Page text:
Prime Minister Shinzo Abe is considering visiting Iran in June for talks with its leadership to help ease escalating tensions between Washington and Tehran, government sources said Friday.
Abe is expected to make a final decision after consulting with U.S. President Donald Trump, who is scheduled to arrive in Japan as a state guest on Saturday.
Abe would be the first sitting Japanese prime minister to visit Iran since Takeo Fukuda in 1978.
As Japan has traditionally maintained amicable ties with Iran, Abe hopes to encourage Tehran to keep its commitments under a 2015 international nuclear deal, according to the sources.
Abe expressed concern about the U.S.-Iran standoff but offered to work with Tehran during a meeting with Iranian Foreign Minister Mohammad Javad Zarif in Tokyo last week.
The Japanese government weighed the possibility of Abe visiting Iran last summer but gave up on the idea out of consideration for Washington.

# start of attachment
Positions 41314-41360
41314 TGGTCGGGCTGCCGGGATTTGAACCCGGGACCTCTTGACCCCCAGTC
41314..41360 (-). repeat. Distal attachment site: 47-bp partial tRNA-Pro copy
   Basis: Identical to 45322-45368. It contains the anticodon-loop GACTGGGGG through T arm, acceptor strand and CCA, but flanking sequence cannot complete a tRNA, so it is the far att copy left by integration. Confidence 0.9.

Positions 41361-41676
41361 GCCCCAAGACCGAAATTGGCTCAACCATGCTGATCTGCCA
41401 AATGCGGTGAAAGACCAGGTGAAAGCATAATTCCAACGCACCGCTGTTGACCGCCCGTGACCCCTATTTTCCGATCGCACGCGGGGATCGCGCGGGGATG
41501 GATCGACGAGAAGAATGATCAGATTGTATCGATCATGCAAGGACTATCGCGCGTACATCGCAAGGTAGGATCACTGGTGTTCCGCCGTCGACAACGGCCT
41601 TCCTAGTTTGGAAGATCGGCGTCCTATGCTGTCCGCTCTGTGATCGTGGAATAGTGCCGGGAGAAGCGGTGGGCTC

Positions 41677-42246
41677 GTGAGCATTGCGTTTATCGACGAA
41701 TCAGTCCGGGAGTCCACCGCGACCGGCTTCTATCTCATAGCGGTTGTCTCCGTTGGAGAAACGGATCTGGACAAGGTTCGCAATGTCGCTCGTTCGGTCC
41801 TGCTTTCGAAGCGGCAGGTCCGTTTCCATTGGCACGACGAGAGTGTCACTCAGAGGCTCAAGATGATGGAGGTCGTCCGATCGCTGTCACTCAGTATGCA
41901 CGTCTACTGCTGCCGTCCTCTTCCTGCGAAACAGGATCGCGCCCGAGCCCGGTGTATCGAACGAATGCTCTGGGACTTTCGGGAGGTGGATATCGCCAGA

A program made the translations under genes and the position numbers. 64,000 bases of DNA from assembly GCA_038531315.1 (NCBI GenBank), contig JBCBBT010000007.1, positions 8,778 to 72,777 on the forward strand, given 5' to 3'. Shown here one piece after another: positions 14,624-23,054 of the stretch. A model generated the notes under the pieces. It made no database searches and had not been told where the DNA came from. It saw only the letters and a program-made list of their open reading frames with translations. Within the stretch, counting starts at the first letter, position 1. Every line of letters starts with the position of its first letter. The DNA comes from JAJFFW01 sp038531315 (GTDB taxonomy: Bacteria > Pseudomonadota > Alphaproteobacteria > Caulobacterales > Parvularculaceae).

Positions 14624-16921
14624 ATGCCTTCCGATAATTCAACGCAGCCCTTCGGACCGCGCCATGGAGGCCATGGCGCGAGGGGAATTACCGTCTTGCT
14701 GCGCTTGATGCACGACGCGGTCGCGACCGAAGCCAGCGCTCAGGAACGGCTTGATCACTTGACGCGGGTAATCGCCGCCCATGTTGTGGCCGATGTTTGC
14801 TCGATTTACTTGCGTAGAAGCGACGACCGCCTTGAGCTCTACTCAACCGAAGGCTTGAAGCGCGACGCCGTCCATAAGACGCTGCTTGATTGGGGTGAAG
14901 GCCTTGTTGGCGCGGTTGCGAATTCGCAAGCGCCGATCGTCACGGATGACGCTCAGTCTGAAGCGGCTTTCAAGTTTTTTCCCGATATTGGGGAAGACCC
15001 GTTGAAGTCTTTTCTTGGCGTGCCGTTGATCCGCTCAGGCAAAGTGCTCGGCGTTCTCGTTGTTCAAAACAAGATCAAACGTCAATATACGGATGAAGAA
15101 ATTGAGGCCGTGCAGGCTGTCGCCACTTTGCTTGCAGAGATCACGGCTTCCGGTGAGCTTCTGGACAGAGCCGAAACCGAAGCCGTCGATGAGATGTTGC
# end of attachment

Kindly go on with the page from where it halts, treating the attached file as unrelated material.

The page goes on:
On Friday, Abe met with U.S. National Security Adviser John Bolton at the prime minister's office and discussed the situation surrounding Iran, a Japanese government source said.
Iran said earlier this month it plans to produce more low-enriched uranium than allowed under the nuclear deal initially sealed with the United States, France, Britain, Germany, Russia and China. Tehran has set a 60-day deadline to negotiate new terms.
The announcement came as the Trump administration has been hardening its stance on Tehran, pulling out of the nuclear deal and reinstating crippling sanctions. Washington has sent an aircraft carrier strike group to the Persian Gulf, ratcheting up tensions.
Tokyo, a longtime U.S. security ally, has been put in a difficult position.
The United States has ended its sanctions waivers granted to Japan and other buyers of Iranian oil. Iran has traditionally been one of the major oil exporters to resource-poor Japan.